Folkestone West


Mention should be made of the ‘’Continental Traffic Agreement’’ between the SER and LC&DR. Formally signed on 7th October 1865, the contract stated that the receipts from all Continental traffic stretching from Hastings to Margate was to be directed into a common pool of funds. Also included within this scheme was all domestic traffic between the capital, Folkestone, and Dover. The money accumulated in this fashion would subsequently be reallocated to the companies, the SER and LC&DR initially receiving 68% and 32% of the takings respectively. A hidden agenda of the SER’s during the 1881 rebuilding of Shorncliffe Camp was to deprive the LC&DR of funds. To do this, the station was recreated on a much larger scale than its predecessor: this would attract local passengers away from Folkestone Junction and Harbour stations. Then, by retaining the name ‘’Shorncliffe Camp’’, the SER could claim that the station was in fact not part of Folkestone, thus was not bound by the agreement! Unfortunately for the company, the LC&DR’s subsequent legal action of 1887 cost a significant sum in compensation - some £85,000 - and Shorncliffe Camp was included within the agreement; the existing name was, however, retained.

The Southern Railway brought early change to the station’s name. On 2nd July 1926, the ‘’Camp’’ suffix was dropped; 40,000 Canadian troops had been in training at the nearby British Army base during the first half of World War I. The SR altered the lamppost design at the station, but even more significant was the degrading and subsequent closure of the Elham Valley Line at Cheriton Junction, which removed Shorncliffe’s importance as an interchange point for such services. However, in retrospect, this branch to Canterbury was always loss-making, which resulted in the majority of it closing to passenger traffic on 2nd December 1940. This was not before the line’s singling during World War I. Only the small stretch between Cheriton Junction and Lyminge remained in use: passenger traffic over this ceased on 16th June 1947 and total closure came on 10th October of the same year. Despite this, the additional third track installed for slow traffic from the branch remained in use and indeed, as part of the Kent Coast Electrification, was to be joined by another line. During 1960 / 1961, the stretch of line between Cheriton Junction and Folkestone Central was quadrupled, which included the complete rebuilding of the latter. As far as Shorncliffe was concerned, the loops were opened out as running lines. This required the rebuilding of the ‘’up’’ platform’s western end, which followed the curvature of the loop line. The decision was also taken at this time to rebuild both platforms in prefabricated concrete. Electric services commenced on this stretch of line on 12th June 1961, and although Folkestone East power box came into use on 18th February 1962, it would seem likely that Shorncliffe’s cabin remained open beyond this date for the existing goods yard. Most goods traffic was officially withdrawn from the site as of 26th April 1965, but coal continued to be handled here until 22nd April 1968. Meanwhile, further changes had occurred: the bay platform had gone out of use and the ornate canopies had been replaced with shorter plain metal types. On 10th September 1962, the station had also been renamed ‘’Folkestone West’’, now harmonious with the Central and East stations. The final spout of degrading came after the 1994 closure of Dover Western Docks as a result of the Channel Tunnel opening. With the loss of boat traffic over the Folkestone Line, the quadrupled section between Cheriton and Central station was degraded to double-track working, which prevented any passing at the West station. Consequently, the running lines diverge apart at this point to serve the spaced-out platform faces.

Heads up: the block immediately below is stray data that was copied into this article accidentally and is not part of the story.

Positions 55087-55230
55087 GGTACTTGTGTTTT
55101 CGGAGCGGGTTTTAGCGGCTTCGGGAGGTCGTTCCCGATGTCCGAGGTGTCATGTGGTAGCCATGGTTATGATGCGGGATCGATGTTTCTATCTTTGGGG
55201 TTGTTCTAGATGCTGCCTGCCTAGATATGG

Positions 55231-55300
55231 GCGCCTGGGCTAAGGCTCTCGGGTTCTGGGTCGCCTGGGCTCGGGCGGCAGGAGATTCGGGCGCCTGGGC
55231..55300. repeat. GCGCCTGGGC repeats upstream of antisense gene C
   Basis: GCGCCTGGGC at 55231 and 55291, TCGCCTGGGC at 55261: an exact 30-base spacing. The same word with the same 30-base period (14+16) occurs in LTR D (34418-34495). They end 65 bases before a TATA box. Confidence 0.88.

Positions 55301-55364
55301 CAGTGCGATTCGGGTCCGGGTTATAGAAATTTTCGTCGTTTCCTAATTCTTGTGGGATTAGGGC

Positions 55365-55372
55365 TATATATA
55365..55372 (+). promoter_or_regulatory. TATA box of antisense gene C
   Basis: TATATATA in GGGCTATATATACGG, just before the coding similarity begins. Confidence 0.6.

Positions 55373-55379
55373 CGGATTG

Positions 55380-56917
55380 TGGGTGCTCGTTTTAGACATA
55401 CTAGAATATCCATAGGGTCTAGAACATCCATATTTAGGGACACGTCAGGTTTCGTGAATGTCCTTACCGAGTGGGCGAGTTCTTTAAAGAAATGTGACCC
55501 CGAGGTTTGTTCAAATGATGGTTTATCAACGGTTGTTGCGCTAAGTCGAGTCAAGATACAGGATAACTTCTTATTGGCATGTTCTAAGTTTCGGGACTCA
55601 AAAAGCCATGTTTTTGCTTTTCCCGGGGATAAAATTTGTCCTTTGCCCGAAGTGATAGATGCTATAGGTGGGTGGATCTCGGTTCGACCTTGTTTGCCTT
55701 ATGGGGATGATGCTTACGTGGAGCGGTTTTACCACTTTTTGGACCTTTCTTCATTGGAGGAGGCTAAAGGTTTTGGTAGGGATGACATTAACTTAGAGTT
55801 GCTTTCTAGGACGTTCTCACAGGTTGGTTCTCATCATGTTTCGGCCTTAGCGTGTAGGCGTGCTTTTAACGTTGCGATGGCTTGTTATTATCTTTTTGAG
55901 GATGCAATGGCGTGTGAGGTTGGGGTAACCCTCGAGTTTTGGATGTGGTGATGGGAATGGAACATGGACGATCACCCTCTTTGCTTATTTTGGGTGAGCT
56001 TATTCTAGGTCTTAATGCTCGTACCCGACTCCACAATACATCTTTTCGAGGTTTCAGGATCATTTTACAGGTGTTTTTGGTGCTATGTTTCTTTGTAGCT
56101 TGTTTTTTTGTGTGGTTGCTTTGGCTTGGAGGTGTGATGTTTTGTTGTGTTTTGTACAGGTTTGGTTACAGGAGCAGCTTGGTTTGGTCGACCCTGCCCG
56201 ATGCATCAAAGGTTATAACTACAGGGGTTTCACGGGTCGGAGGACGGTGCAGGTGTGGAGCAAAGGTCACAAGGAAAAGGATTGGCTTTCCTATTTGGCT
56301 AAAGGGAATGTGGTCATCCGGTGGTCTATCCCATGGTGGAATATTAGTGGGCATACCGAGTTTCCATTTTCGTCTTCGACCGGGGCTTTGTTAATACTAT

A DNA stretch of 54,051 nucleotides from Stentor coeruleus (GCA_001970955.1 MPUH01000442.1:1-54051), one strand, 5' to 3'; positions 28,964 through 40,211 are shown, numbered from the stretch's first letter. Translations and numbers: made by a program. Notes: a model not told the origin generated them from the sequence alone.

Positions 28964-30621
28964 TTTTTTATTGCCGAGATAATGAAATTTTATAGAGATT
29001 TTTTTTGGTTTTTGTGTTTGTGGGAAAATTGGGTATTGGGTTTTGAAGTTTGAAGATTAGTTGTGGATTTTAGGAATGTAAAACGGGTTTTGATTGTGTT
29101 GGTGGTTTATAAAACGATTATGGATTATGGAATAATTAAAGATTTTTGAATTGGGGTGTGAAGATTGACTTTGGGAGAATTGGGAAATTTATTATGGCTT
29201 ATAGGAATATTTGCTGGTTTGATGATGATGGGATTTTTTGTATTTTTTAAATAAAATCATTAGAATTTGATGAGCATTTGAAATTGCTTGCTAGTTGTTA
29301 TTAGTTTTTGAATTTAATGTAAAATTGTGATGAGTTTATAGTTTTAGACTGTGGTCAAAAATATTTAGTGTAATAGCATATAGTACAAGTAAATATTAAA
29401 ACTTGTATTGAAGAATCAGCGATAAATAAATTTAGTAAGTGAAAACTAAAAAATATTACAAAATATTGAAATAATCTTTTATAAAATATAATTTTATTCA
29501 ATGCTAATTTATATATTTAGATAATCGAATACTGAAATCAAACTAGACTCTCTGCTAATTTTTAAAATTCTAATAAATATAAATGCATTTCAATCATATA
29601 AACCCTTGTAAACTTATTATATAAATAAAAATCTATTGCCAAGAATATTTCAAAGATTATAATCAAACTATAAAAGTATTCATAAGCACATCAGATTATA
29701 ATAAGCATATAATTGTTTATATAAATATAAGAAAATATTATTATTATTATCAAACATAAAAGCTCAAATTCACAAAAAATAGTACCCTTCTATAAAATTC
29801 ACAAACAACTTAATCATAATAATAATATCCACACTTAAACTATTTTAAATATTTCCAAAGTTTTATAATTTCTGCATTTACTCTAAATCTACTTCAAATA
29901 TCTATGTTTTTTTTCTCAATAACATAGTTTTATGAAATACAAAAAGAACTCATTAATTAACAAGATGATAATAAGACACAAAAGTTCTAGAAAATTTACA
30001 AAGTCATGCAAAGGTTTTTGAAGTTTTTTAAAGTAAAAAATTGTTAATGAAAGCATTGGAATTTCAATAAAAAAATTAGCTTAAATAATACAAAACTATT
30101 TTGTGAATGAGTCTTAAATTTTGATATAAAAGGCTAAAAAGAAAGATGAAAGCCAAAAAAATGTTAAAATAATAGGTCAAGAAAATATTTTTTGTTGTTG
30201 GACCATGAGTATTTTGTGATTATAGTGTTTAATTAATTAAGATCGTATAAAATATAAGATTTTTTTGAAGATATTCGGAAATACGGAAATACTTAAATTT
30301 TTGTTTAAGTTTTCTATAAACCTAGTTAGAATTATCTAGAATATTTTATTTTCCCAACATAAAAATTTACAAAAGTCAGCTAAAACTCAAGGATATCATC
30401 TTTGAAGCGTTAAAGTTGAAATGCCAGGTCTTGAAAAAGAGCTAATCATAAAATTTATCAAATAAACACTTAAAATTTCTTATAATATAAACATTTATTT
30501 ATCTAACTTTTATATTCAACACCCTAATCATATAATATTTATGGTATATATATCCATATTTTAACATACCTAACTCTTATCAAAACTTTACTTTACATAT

The existence of this totem was somewhat short-lived. The station retained the name ''Shorncliffe'' until 10th September 1962, after

which it became ''Folkestone West''. Approximately eight years down the line, totems such as this began being replaced by plain

white rectangular name boards. Raymond Fuell



A westward view on 21st June 2007 reveals the former site of the ''up'' side goods yard, which

remains undeveloped, instead serving as road access to the line. David Glasspool



Both structures are visible in this 21st June 2007 view, taken from the ''down'' side. The bay

platforms on this side formerly came in from the right. Their site is now partly used for car

parking, but much of the land appears to have become a junk yard. David Glasspool



The ''down'' side was also seen on 25th February 2006, complete with palisade fencing. This

replaced a chest-height brick wall. Also, note the height of the canopy here: the station building's

retaining wall for this used to stretch about another three lengths of fencing to the right, but has

only recently been cut back to accommodate the palisade barricade. The valances here are now

uninspiring corrugated metal, but once the framework was graced with the design still in

existence at Chislehurst. The space where an additional two tracks laid is obvious.

David Glasspool



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